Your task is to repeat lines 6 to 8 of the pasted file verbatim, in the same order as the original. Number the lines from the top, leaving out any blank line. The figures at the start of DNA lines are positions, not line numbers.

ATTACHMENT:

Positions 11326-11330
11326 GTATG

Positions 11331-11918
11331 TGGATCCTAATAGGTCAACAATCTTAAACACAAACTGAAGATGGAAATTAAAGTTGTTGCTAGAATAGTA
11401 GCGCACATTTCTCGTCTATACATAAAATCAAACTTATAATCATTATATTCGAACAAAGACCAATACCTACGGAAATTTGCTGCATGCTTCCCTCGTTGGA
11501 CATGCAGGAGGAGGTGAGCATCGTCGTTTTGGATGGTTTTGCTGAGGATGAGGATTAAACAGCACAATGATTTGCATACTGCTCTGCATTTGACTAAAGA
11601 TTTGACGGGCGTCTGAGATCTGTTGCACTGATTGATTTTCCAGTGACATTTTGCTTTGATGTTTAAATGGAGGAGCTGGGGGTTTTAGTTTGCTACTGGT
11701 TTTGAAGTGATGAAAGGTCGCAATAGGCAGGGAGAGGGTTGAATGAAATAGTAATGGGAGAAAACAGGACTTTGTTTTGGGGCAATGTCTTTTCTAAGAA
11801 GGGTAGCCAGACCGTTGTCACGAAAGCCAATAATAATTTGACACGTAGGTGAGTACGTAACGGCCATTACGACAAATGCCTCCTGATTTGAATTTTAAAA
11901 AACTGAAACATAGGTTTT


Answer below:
11501 CATGCAGGAGGAGGTGAGCATCGTCGTTTTGGATGGTTTTGCTGAGGATGAGGATTAAACAGCACAATGATTTGCATACTGCTCTGCATTTGACTAAAGA
11601 TTTGACGGGCGTCTGAGATCTGTTGCACTGATTGATTTTCCAGTGACATTTTGCTTTGATGTTTAAATGGAGGAGCTGGGGGTTTTAGTTTGCTACTGGT
11701 TTTGAAGTGATGAAAGGTCGCAATAGGCAGGGAGAGGGTTGAATGAAATAGTAATGGGAGAAAACAGGACTTTGTTTTGGGGCAATGTCTTTTCTAAGAA